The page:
New Brunswick town bans Halloween, province only has one active COVID case

New Brunswick town bans Halloween, province only has one active COVID case

At least one New Brunswick town is banning trick-or-treating this Halloween, citing COVID-19 fears — despite the province having only one active case.

Woodstock, New Brunswick, a quaint town with a population of just over 5,000, has announced that trick-or-treating will be banned this year, after the town council passed a resolution not to allow it.

In response, the city of Saint John’s mayor, Don Darling, stated that he wasn’t sure if “municipalities even had the power” to ban such festivities, although Jean Bertin, a communications officer for the Executive Council Office of New Brunswick, said municipalities do have the power to "set rules out in a bylaw surrounding Halloween.”

While municipalities across North America are debating taking action against door-to-door candy hunting, some families desperate to save their beloved holiday are taking drastic measures:

One Ohio man went viral after developing a “candy shoot” that would enable him to still give candy to the trick-or-treaters without getting within six feet of them.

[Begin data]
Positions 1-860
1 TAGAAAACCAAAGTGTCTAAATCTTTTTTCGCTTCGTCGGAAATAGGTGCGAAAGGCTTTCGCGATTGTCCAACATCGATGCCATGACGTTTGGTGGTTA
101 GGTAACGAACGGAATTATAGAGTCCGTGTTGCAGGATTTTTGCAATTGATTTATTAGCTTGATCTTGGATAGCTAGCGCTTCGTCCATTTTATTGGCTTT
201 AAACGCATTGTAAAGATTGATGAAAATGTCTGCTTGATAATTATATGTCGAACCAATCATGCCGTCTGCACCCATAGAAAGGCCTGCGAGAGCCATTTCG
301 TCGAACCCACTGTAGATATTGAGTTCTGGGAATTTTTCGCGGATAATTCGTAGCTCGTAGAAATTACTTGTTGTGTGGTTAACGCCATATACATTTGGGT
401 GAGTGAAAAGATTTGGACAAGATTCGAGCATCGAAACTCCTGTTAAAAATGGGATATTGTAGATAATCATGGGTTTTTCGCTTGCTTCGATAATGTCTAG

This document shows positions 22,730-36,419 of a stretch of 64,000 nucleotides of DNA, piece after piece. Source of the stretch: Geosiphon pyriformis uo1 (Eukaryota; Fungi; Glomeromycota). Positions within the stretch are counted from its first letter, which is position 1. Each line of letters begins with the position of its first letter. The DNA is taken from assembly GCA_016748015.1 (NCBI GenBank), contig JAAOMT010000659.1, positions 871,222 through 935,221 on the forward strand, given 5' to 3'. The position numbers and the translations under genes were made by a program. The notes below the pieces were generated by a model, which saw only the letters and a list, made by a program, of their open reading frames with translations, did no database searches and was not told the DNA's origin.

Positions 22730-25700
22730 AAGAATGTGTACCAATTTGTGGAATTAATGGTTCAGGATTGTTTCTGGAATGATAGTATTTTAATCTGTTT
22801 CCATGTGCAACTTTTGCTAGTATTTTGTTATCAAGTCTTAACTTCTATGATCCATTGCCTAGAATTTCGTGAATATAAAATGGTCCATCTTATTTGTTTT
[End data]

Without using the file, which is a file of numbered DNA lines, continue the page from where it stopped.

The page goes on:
Night time shot of the candy chute, complete with lights and sign! Thanks, everyone, for all the support! Edit: added a non-flash photo and a pic of the sign as well to get the full effect!

Posted by Andrew Beattie on Monday, September 14, 2020

Woodstock is the first municipality in Canada to cancel Halloween, but it is unlikely to be the last.

New Brunswick has only one active case of COVID-19, and has had 194 total cases since the beginning of the pandemic, after conducting over 68,000 tests. There is currently no one in hospital for the disease, and traffic into the province is heavily controlled.

Non-residents of Atlantic Canada are not permitted to enter New Brunswick for pleasure, and all business and family visitors from outside of Atlantic Canada must self-isolate for 14 days before being permitted to go out in public.